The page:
12 Elevators You Need to See to Believe
When it comes to elevators, function usually trumps form and the ride is utterly forgettable. Not so with these lifts—some look like they belong in sci-fi thrillers, others could be theme park attractions, but a trip on any one of them will earn you a lifetime of bragging rights.
Lake Lucerne, Switzerland
It looks like a rocket ready to blast off into the unknown, but the Hammetschwand Lift offers far more colorful vistas than anything you could find in the emptiness of outer space. The elevator opened in 1905 as an addition to the Bürgenstock Resort and its birds-eye views of the rugged Alps and Lucerne's blue waters have been wowing visitors ever since. The years have done nothing to diminish its impact—the 499-foot, 48-second ride is still the tallest outdoor lift in Europe. And while the structure's spiderweb latticework might seem precarious, the engineers behind the project clearly knew what they were doing because the lift has stood the test of time. Today, modern cars traverse the distance at a brisk speed of 10 feet per second, making this hotel elevator a legitimate thrill ride. Ready for liftoff?
How to ride: The lift shuts down for the winter months, so plan your visit between mid-May and mid-October. It stays open late on Saturdays in summer, making it the perfect venue for enjoying a sunset. Bürgenstock Resort, Obbürgen, 011-41/612-9090, buergenstock.ch, tickets are $14 for adults, $7 for children 6-16.
There is no better way to take in the sights of Stockholm than a ride along the Ericsson Globe. Gondolas attached to a track run along to the exterior of this spherical structure (361 feet in diameter). The glass lifts trace a twenty-minute curve to the very top of the orb and back down, giving visitors a constantly evolving panorama of the city's skyline. The only downside is that it doesn't give you a view of the Globe itself; the clean, white structure dotted with porthole windows is one of Stockholm's most striking landmarks.
How to ride: There are only two gondolas for the popular ride, so reserve your spot online in advance to ensure a seat. 2 Globentorget, 011-46/771-811-000, globearenas.se, tickets are $22 for adults, $15 for children 3-12.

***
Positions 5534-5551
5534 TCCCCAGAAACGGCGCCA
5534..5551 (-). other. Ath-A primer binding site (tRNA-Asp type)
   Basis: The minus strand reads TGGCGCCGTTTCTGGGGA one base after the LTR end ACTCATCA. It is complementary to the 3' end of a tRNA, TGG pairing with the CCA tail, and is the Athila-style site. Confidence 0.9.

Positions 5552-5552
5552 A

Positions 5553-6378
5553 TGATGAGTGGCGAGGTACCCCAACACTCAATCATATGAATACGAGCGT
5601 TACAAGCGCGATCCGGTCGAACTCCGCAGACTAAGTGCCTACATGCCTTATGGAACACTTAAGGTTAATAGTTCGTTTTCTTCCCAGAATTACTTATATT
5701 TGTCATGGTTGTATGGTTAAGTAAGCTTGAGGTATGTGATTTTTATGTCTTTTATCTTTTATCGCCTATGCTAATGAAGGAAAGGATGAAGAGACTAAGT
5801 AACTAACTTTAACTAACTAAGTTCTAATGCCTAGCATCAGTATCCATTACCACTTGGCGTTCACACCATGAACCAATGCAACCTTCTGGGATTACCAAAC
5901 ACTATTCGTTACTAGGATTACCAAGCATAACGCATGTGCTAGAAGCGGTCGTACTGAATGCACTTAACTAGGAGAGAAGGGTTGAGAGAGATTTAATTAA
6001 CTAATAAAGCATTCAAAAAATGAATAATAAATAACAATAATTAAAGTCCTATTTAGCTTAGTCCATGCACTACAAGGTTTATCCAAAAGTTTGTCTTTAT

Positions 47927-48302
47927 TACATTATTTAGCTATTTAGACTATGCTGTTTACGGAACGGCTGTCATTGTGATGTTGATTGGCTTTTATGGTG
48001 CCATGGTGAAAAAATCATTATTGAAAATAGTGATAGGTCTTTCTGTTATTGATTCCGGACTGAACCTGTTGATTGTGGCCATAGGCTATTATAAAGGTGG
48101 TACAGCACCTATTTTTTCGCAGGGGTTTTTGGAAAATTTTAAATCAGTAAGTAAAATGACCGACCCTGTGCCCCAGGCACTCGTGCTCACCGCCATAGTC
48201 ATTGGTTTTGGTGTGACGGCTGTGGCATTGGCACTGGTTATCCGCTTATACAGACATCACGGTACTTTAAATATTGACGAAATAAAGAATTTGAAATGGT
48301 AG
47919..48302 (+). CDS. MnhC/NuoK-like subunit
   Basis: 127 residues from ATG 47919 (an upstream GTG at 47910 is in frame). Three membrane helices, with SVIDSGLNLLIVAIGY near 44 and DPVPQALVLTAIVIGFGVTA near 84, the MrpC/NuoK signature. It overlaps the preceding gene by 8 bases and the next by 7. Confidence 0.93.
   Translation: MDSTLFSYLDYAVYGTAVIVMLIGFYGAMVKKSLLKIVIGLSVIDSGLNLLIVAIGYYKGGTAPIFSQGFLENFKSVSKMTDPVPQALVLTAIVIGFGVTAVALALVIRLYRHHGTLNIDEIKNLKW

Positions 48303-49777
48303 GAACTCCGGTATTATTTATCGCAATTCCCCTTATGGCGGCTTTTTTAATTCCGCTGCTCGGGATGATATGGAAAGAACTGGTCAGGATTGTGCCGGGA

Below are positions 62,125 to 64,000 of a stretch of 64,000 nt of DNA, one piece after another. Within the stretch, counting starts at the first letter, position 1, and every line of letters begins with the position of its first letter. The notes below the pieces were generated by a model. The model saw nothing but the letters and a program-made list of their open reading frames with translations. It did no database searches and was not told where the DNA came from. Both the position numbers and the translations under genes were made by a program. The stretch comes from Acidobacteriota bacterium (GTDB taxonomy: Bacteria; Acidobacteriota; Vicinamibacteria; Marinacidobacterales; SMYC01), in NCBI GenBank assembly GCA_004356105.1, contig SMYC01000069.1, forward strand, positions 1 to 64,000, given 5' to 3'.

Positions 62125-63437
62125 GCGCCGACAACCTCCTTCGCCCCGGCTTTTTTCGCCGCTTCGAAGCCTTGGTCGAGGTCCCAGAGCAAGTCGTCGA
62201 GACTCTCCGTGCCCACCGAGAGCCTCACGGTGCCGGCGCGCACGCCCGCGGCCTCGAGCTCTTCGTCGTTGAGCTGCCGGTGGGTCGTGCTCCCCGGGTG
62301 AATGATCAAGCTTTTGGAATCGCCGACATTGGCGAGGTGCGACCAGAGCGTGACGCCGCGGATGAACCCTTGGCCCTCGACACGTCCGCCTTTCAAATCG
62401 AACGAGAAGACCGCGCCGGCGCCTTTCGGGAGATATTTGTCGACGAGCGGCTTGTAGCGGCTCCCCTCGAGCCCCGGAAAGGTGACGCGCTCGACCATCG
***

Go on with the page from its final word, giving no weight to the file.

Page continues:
The Lloyd's of London building on Lime Street was designed inside out, thrilling passersby with massive piping curving around the exterior. The twelve glass elevators are outside as well, gliding smoothly up the side of the building. They might not be the fastest or the tallest, but for these lifts, it's all about the view. The Thames River is only a quarter mile away and some of London's other eminent sights—including the spire at St. Paul's from one side of the building, and the celebrated Gherkin from another—are even closer, making a 30-second trip up those crystal pods is one of the best ways to savor the city.
How to ride: This one will be the hardest to check off the list: Lloyd's lifts are only open to employees and official visitors and security is tight. But don't give up hope. The building is usually included in London's annual Open House, when the public gets free access and tours to places normally off-limits. One Lime St., 011-44/20-7327-1000, lloyds.com, free during London's Open House, September 20 and 21, 2014.
Tearing along at almost forty miles per hour, the tower's lifts reach the 89th-floor observatory in just 37 seconds, leaving riders well over a thousand feet above the city. From this viewpoint, every corner of the sprawling metropolis is tiny by sheer distance. Parks, temples, and even other skyscrapers and distant mountains are practically Lilliputian. And the journey is only half over—the stomach-dropping return trip is just as thrilling.
How to Ride: The ticket office is found on the tower's fifth floor. Tickets are only sold on-site, so be prepared to wait in line. 7 Hsin Yi Rd., Sec. 5, 011-866/2-8101-8899, www.taipei-101.com.tw, tickets are $13 for adults, $12.35 for children under 12.
Las Vegas, Nevada
Don't call it an elevator. The Luxor's "inclinators" transport guests up the side of the hotel's iconic pyramid at a sharp 39-degree angle. Unlike others on this list, the cars lack observation windows, and they can't compete with other famed elevators in height (they only span 30 floors). But like so much of Las Vegas, the inclinators are all about standing apart from the crowd. There are also great views from the top floors of the faux Egyptian universe below, especially at night, when the decadent lights of the lobby flash to life.